Running With Rollergirls. Clickenzee to Embiggen
I got a message back from Jenetic Defect (#SLOW for the Houston Roller Derby's All Stars travel team) saying that she was in NYC and was scheduled to skate at practice with Gotham but would be up for running in the park, plus I could stash my cameras at her place.
So we ran and my foot felt good, though it's amazing how out-of-shape I've gotten in the past six weeks and I've put on six pounds. The first half mile was difficult and, although it got easier from there, it never got easy like it used to be. We ran for 40 minutes which turned out to be 3.8 miles through a beautiful park packed with people running. We ran past turtles, we ran past a castle. Every turn seemed to show some other hidden adventure. A fountain jetting water sky high ... it seemed every person in Manhattan was out there sprinting. I ran slow. I only passed people who were going in the other direction. A Marine with a purple heart blew past me carrying a five foot American Flag on a pole and a heavy backpack. I watched him for the next 10 minutes as he got smaller and smaller in the distance, never slowing down.
After we stopped I got on a train and came back home, feeling pretty good. The next morning there was a hint of that same tell-tale pain in my ankle at the fracture point, a dull, very difficult to place pain, but the same one I remembered from the early days of the injury. I fell into an ocean of disappointment. My recovery wasn't going as well as I'd thought and even with the relaxed schedule we'd come up with, I might not make it. I'd been hoping to run with Philly for Boston that night and I kept thinking what kind of schedule I could make -- I could take the subway half way and meet the pack around 16th I could just run the half mile from city hall to the Liberty Bell -- but it became obvious that anything I did would probably jeopardize my recovery. And, as my Sports Doctor has said "If the 10 mile Broad Street Run is the goal, don't get distracted by other, smaller things along the way."
The two big factors at work here are the healing of my tibia, and the building up of my endurance and it's a crazy see-saw. The more endurance I build, the more I risk re-injuring my tibia, the less endurance I build, the stronger my leg gets. There are three possibilities when when race comes up -- 1) That I won't have the physical endurance to run ten miles and I'll crap out somewhere along the way and limp defeatedly away to find a taxi home. I've never run ten miles before. Even at the peak of my fitness, the most I've ever done is 7.5 miles; most people will be training for this race for months, I have two weeks. 2) I'll hurt something while running and crap out along the way. This isn't just a re-injury of the stress fracture, there are lots of muscles that need to be built up, that I could hurt -- like my quads which I've discovered I need to keep my ilio tibital band in place ... the whole thing is a careful balance. Option C is that I have enough endurance and my leg is strong enough and I finish and nobody really cares but me but I stare at that medal hanging on my wall for the rest of my life and think if you really want, you can do things you didn't think you could do.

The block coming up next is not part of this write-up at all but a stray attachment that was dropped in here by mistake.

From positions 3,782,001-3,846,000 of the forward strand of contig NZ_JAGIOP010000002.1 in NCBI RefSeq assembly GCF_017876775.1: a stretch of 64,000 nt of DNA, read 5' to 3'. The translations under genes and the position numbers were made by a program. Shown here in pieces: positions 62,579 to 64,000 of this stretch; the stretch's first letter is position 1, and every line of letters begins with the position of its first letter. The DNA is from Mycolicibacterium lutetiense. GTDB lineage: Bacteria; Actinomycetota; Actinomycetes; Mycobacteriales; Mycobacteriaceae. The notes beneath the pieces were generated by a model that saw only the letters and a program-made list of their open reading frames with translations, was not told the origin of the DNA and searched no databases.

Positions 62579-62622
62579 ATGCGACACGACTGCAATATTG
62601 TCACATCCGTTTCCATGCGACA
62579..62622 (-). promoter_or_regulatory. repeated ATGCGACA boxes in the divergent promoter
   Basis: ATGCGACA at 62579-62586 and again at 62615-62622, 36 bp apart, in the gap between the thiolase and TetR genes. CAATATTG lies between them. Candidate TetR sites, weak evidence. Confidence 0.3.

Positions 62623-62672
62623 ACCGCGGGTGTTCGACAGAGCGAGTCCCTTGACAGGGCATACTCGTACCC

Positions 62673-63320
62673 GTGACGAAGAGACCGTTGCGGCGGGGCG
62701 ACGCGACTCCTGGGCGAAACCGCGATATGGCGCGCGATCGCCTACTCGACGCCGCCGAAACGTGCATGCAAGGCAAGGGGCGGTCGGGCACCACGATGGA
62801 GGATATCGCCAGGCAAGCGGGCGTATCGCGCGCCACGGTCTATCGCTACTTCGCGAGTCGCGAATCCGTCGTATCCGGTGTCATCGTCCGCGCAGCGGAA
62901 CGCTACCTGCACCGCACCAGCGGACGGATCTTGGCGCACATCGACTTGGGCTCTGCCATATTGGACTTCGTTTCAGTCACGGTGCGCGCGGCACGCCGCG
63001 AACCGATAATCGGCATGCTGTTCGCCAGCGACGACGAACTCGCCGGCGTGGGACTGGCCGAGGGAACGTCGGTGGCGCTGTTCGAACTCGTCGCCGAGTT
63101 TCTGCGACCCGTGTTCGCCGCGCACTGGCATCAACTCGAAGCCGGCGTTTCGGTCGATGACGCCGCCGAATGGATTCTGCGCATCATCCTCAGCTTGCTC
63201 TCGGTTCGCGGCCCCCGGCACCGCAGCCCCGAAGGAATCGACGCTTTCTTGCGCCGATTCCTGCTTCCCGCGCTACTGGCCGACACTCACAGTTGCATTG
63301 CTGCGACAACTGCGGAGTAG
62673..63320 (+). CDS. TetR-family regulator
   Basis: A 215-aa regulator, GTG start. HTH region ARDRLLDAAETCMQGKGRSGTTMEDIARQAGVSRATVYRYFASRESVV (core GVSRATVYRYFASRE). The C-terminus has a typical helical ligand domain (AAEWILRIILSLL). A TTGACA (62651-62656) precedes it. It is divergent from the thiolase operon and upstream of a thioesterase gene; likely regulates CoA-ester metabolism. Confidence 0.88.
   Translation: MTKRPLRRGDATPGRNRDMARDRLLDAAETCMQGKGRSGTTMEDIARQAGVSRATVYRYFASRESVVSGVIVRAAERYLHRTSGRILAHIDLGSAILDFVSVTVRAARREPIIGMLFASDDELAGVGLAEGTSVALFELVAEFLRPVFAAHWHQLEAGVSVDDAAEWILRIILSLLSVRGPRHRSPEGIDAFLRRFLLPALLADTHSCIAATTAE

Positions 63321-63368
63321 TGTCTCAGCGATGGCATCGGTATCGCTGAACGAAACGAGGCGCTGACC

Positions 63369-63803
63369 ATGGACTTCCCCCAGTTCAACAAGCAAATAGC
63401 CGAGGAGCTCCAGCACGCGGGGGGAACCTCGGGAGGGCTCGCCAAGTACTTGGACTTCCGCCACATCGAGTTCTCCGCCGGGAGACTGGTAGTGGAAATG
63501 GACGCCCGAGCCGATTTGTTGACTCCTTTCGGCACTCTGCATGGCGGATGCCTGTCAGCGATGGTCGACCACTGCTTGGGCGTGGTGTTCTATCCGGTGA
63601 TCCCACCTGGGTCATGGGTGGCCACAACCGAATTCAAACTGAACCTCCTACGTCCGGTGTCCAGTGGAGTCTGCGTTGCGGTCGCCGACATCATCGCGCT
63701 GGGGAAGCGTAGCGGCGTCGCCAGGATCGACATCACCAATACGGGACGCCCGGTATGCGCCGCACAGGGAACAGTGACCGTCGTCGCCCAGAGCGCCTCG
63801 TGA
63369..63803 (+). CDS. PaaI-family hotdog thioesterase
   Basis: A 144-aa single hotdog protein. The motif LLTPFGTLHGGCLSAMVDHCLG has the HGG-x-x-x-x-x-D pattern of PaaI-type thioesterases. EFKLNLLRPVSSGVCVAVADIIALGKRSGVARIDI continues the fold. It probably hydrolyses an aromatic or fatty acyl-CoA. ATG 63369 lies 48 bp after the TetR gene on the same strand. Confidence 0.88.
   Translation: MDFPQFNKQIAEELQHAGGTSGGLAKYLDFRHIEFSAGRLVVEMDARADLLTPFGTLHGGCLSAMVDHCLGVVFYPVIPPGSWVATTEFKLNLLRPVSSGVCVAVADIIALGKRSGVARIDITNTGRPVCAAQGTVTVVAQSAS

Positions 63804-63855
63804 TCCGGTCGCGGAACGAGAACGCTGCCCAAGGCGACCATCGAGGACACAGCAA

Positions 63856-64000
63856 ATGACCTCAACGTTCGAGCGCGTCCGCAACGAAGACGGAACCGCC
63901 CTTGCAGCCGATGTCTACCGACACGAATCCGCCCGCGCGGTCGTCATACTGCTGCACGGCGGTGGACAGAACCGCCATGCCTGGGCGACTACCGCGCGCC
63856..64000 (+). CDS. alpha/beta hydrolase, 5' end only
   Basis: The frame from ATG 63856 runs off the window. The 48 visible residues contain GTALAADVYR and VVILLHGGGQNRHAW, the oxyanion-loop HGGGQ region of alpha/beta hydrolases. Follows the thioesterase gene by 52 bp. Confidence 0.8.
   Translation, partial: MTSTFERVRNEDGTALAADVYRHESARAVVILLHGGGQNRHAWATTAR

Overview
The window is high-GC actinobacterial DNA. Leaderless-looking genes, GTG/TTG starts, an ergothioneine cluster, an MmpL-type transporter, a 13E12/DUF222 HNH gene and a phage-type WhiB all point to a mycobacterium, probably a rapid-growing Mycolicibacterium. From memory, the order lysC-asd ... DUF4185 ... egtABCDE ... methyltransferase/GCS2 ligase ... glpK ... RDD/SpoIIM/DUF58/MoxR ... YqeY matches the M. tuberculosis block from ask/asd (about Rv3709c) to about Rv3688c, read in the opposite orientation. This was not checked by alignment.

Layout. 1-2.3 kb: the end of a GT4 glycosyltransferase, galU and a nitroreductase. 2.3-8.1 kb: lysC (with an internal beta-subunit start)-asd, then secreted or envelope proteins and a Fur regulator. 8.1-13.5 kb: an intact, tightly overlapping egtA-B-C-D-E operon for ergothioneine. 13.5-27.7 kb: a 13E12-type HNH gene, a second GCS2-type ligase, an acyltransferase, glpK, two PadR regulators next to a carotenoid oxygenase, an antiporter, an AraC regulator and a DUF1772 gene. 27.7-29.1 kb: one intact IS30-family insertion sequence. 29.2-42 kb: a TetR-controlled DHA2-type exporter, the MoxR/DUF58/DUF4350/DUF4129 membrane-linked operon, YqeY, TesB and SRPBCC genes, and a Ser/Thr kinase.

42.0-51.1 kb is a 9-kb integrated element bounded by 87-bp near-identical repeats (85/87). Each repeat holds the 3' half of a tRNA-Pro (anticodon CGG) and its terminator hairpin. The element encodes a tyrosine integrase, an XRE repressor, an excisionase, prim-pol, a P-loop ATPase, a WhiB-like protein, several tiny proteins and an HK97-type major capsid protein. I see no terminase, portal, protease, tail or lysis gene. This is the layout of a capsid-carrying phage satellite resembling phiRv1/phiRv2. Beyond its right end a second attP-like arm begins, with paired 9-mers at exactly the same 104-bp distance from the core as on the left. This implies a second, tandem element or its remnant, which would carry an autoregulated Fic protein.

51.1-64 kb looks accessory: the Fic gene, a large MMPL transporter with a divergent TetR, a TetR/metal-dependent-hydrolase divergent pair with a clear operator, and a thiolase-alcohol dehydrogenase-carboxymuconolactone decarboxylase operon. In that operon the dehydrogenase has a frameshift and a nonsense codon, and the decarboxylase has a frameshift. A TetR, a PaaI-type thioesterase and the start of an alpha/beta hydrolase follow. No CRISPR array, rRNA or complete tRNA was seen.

It's been 48 hours and my ankle feels better, but it might mean days before I can run again and I may be going way back -- to essentially start over again.
On one hand, it's just a race, blah blah blah, there will be many more but I feel like I've been through fire and up mountains for this -- and I've turned this body from a lump of clay into something that moves fast and goes far and I've earned this.
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